The Hidden Dangers of Rawhide Chews, Jerky Treats + Ribs for Dogs
Rawhide chews are a super common, popular dog treat. I bet your dog loves them too!
What you love isn’t always good for you though, with rawhide chews, jerky treats and soft bones all carrying hidden dangers!
Can I safely give my dog low-treated rawhide? It is a chemical hair removal, but no bleaching or splitting. What about pizzle sticks and other dried meats or chews? How about softer bones such as lamb ribs? - Sophia
Should You Feed Your Dog Ribs?
I'll take that last one to start with. Softer bones are unlikely to cause fractured teeth compared to the weight-bearing long bones of cows and sheep. If they are raw though, then they are still going to be an infection risk.
If you're thinking of feeding raw in general or simply giving the occasional raw bone to your dog, then check out my free ebook which discusses whether an infection is the only risk to consider and whether the benefits of raw feeding outweigh the risks.
If you are giving cooking bones instead, there is not the same risk of infection with raw food. The ribs though are still going to be brittle, and there is still going to be a chance of blockage and perforation of the intestines.
Bones are not something that I would tend to recommend at all.
Rawhide Dog Chews
Rawhide chews, let's move on to those. They are made from processed skin, generally of cows but could be of sheep as well. They are typically a byproduct of the leather industry, not the meat industry. There are various ways that the rawhide are produced, but generally, they do involve a lot of scary chemicals to separate out the hide layers, to preserve them, to cure them, to flavor them and color them as well.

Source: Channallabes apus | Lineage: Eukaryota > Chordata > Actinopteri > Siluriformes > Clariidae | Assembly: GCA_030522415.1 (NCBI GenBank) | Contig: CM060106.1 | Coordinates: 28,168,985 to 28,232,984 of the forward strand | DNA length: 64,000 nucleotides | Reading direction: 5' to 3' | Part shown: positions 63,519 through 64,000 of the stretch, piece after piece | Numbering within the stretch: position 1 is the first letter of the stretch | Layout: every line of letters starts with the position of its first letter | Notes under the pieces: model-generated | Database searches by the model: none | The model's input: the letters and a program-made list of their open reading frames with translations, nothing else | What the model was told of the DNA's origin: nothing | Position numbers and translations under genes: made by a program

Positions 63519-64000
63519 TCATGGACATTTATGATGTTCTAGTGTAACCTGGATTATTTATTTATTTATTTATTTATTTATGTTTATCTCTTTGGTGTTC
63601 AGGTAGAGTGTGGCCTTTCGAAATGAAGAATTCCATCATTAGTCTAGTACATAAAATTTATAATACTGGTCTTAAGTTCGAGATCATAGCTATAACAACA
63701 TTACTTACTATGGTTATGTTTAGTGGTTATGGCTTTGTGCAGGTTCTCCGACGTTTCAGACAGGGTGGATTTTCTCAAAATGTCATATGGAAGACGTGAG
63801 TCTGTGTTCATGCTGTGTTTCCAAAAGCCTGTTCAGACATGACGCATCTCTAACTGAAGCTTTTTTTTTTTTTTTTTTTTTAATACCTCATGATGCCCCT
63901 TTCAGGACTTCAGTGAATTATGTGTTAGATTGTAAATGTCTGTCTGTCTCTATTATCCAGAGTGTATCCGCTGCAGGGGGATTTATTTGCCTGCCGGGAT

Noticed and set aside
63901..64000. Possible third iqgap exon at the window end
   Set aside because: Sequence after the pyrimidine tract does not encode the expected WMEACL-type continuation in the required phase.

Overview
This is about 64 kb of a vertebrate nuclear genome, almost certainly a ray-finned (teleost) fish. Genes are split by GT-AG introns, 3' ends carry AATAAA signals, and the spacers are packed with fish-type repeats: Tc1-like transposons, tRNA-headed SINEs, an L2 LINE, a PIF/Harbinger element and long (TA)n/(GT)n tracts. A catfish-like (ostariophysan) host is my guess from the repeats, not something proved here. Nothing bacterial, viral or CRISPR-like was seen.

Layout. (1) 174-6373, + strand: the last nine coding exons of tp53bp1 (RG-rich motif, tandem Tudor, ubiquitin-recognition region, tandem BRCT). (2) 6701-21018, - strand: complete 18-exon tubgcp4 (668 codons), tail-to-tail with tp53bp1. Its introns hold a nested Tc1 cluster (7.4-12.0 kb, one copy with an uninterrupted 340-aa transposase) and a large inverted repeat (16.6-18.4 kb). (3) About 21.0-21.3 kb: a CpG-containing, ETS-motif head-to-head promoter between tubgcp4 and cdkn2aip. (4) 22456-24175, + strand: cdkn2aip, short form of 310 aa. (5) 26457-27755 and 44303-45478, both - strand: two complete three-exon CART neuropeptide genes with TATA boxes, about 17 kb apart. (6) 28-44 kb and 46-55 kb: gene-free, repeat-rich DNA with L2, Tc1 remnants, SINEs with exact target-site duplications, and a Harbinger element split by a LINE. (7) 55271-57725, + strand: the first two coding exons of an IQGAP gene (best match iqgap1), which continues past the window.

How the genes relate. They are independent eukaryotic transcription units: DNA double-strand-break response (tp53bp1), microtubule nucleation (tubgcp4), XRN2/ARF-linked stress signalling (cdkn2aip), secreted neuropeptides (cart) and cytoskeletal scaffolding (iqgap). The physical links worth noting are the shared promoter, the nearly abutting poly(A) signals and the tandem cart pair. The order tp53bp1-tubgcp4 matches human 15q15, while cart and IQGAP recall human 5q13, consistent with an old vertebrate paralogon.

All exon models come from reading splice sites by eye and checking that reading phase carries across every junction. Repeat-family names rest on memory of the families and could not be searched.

Sophia is talking about low-treated rawhide. It really depends on what is used to treat the hide, to remove the hair, to preserve it, to keep it fresh before it is processed. There is quite a lot there.
That is really going to depend on the source and on the specific manufacturer as well. If it comes from a long way, if it is shipped in from China, which is where a lot of them are produced, then really they are probably going to have had many chemicals to process them and to get them to you.
If it is a local manufacturer, then you might be more aware of their process and you can make that decision for yourself. Be aware though that “low-treated” may only be a marketing phrase and not actually mean anything at all. It’s use bearing no reflection on the actual production of that rawhide chew.
If we think of rawhide chews in general, apart from all of these chemicals, what are the other potential problems with feeding them because a lot of dogs will really like them?
They do still have a risk of obstruction. I spoke about the risk of bones getting swallowed and then stuck in the intestines. Rawhide chews have that same risk, especially if large chunks are swallowed.
This is going to be more of a concern if your dog is a real power chewer. If you've got a dog who really goes for it when they chew and they are able to bite off big chunks, even the whole knotted end.